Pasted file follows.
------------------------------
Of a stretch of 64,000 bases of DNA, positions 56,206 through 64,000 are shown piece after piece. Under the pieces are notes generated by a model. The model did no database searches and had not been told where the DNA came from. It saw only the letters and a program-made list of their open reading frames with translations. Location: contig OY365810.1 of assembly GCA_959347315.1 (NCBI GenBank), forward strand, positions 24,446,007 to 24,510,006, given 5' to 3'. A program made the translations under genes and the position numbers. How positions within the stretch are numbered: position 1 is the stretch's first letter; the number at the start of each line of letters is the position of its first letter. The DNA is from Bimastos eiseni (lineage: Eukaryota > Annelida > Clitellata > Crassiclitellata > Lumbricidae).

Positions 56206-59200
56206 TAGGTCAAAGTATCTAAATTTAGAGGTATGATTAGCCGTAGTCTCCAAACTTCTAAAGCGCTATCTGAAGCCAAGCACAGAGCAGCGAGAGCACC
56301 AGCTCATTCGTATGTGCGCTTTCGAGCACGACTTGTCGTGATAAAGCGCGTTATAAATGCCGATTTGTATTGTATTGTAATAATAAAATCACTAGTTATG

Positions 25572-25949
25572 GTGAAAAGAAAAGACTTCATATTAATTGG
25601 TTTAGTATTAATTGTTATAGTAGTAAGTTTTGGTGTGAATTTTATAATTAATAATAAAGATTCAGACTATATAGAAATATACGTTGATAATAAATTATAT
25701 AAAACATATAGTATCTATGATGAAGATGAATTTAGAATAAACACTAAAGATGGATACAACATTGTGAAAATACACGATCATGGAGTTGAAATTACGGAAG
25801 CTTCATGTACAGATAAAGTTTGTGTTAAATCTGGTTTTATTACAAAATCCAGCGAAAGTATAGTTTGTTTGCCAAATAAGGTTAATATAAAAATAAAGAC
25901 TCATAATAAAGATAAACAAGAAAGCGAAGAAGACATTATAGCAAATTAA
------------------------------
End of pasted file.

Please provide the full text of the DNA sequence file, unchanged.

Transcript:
Of a stretch of 64,000 bases of DNA, positions 56,206 through 64,000 are shown piece after piece. Under the pieces are notes generated by a model. The model did no database searches and had not been told where the DNA came from. It saw only the letters and a program-made list of their open reading frames with translations. Location: contig OY365810.1 of assembly GCA_959347315.1 (NCBI GenBank), forward strand, positions 24,446,007 to 24,510,006, given 5' to 3'. A program made the translations under genes and the position numbers. How positions within the stretch are numbered: position 1 is the stretch's first letter; the number at the start of each line of letters is the position of its first letter. The DNA is from Bimastos eiseni (lineage: Eukaryota > Annelida > Clitellata > Crassiclitellata > Lumbricidae).

Positions 56206-59200
56206 TAGGTCAAAGTATCTAAATTTAGAGGTATGATTAGCCGTAGTCTCCAAACTTCTAAAGCGCTATCTGAAGCCAAGCACAGAGCAGCGAGAGCACC
56301 AGCTCATTCGTATGTGCGCTTTCGAGCACGACTTGTCGTGATAAAGCGCGTTATAAATGCCGATTTGTATTGTATTGTAATAATAAAATCACTAGTTATG

Positions 25572-25949
25572 GTGAAAAGAAAAGACTTCATATTAATTGG
25601 TTTAGTATTAATTGTTATAGTAGTAAGTTTTGGTGTGAATTTTATAATTAATAATAAAGATTCAGACTATATAGAAATATACGTTGATAATAAATTATAT
25701 AAAACATATAGTATCTATGATGAAGATGAATTTAGAATAAACACTAAAGATGGATACAACATTGTGAAAATACACGATCATGGAGTTGAAATTACGGAAG
25801 CTTCATGTACAGATAAAGTTTGTGTTAAATCTGGTTTTATTACAAAATCCAGCGAAAGTATAGTTTGTTTGCCAAATAAGGTTAATATAAAAATAAAGAC
25901 TCATAATAAAGATAAACAAGAAAGCGAAGAAGACATTATAGCAAATTAA